Sports·The Buzzer

Laurence Vincent Lapointe is going to the Olympics — and that's big for Canada's gold-medal hopes

CBC Sports' daily newsletter explains how the Canadian canoe/kayak team found a way to get its most dominant athlete to Tokyo.

Dominant canoeist could win 2 titles in Tokyo

Now that she finally has a spot in Tokyo, Laurence Vincent Lapointe is a threat to win double gold in the Olympic debut of women's canoe. (Attila Kisbenedek/AFP via Getty Images)

This is an excerpt from The Buzzer, which is CBC Sports' daily email newsletter. Stay up to speed on what's happening in sports by subscribing here.

It looked like one of Canada's top gold-medal contenders might miss the Olympics — but now she's in

If you don't know the name Laurence Vincent Lapointe, that's no fault of hers. She was the most dominant women's canoe athlete in the world for the better part of the past decade, winning seven world titles in the singles 200-metre event and four in the doubles 500m. The reason she's not more widely known is that she never got a chance to compete in the Olympics. And the reason for that is that there were never any women's canoe events in the Olympics. But that's changing in Tokyo, where a women's singles 200 and a women's doubles 500 were added to the program. Vincent Lapointe was favoured to win gold in both.

For a while, though, it looked like she might miss her long-overdue moment in the sun. In the summer of 2019, Vincent Lapointe tested positive for a banned muscle-building drug and was provisionally suspended. She insisted she did not knowingly take the substance, and her ban was later overturned, clearing the way for her to compete in Tokyo. But the provisional suspension had caused Vincent Lapointe to miss the 2019 world championships. That, coupled with the cancellation of regional Olympic qualifying in 2020 and '21 due to the pandemic, resulted in Canada failing to qualify a women's doubles boat for the Olympics. Canada still had a singles boat, but Vincent Lapointe lost to Katie Vincent (her current doubles partner) at the Canadian trials. So it looked like one of Canada's best bets for a gold medal in Tokyo (maybe even two of them) might not be going at all.

Given the series of unfortunate events that befell Vincent Lapointe, Canoe Kayak Canada petitioned for an extra Olympic spot that would allow her to compete in the singles event and in the doubles with Vincent. But the International Olympic Committee still hasn't responded to the request. So, with the Tokyo Games now just over two weeks away, the Canadian governing body came up with a workaround that it revealed today: in the event that the IOC doesn't end up granting Vincent Lapointe the extra spot, Canada will reallocate one of its women's kayak berths to her for canoe — based on the determination that she has a better shot at gold than the kayaker it would have went to.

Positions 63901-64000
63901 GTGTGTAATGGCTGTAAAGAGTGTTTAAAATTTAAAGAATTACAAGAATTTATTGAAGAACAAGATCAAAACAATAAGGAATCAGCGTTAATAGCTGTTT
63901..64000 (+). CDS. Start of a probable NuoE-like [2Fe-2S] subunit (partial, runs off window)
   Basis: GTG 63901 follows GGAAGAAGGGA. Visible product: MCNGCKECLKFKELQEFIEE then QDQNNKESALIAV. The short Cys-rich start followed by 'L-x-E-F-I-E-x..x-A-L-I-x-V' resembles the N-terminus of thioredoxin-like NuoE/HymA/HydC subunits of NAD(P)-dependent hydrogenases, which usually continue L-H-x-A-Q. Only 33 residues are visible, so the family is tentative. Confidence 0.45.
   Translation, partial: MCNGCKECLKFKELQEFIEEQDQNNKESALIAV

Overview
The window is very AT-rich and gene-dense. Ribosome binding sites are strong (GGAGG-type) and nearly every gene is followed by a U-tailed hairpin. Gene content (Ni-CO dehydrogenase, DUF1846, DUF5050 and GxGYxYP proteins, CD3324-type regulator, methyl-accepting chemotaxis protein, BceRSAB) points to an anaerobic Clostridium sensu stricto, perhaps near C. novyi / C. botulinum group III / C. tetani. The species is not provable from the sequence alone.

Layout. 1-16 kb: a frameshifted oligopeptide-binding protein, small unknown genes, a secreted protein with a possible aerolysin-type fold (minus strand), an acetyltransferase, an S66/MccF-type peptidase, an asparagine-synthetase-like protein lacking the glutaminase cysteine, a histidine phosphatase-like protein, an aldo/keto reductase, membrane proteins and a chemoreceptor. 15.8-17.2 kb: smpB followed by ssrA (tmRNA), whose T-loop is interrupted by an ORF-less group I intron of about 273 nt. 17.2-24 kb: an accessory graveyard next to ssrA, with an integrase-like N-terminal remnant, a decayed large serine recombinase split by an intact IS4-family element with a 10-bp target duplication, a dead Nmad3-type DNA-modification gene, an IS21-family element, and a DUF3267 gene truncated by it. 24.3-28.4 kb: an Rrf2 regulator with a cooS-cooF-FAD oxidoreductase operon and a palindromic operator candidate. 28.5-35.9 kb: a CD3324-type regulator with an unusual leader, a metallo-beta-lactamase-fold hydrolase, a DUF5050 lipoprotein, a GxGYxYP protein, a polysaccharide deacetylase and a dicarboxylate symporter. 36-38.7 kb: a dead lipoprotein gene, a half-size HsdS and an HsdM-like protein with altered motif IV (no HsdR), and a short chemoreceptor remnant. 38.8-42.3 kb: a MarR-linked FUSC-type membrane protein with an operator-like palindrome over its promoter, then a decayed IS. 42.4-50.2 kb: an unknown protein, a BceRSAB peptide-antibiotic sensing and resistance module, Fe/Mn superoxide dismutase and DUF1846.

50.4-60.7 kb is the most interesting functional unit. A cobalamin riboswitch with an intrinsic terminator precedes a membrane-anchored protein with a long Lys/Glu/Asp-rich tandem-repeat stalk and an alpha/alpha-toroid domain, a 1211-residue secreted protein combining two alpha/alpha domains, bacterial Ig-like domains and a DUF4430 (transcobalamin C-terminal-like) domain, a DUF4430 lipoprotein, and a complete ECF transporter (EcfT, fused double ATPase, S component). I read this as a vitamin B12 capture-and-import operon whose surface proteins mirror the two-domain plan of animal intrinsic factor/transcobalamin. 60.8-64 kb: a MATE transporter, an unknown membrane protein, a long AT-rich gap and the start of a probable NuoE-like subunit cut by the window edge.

Either way, Vincent Lapointe and Vincent will race together in the women's doubles canoe event, and they'll both compete in the singles — giving Canada a good shot at three medals, including two gold. That's a pretty big deal for a country expected to win around four or five gold medals and a little north of 20 total in Tokyo. Read more about Vincent Lapointe and the rest of Canada's Olympic canoe/kayak team here.

Laurence Vincent Lapointe was the best women's sprint canoeist of the past decade. (Aaron Lynett/The Canadian Press)

Quickly...

Denis Shapovalov made it to the Wimbledon men's semifinals. The 10th-seeded Canadian will play in the final four of a Grand Slam for the first time after winning a five-setter over No. 25 Karen Khachanov today. This is the deepest run by a Canadian man at a Slam since Milos Raonic reached the Wimbledon final in 2016. The 22-year-old Shapovalov is in tough, though. He'll face world No. 1 Novak Djokovic, who's going for his third consecutive Wimbledon title and sixth of his career. Djokovic needs one more Grand Slam title to match the all-time men's singles record of 20 shared by Rafael Nadal and Roger Federer. Nadal decided to skip Wimbledon, and the sixth-seeded Federer lost his quarter-final match today to No. 14 Hubert Hurkacz. Hurkacz's semifinal opponent will be No. 7 Matteo Berrettini, who beat 16th-seeded Canadian Felix Auger-Aliassime today in four sets. Read more about Shapovalov's win and today's other results here.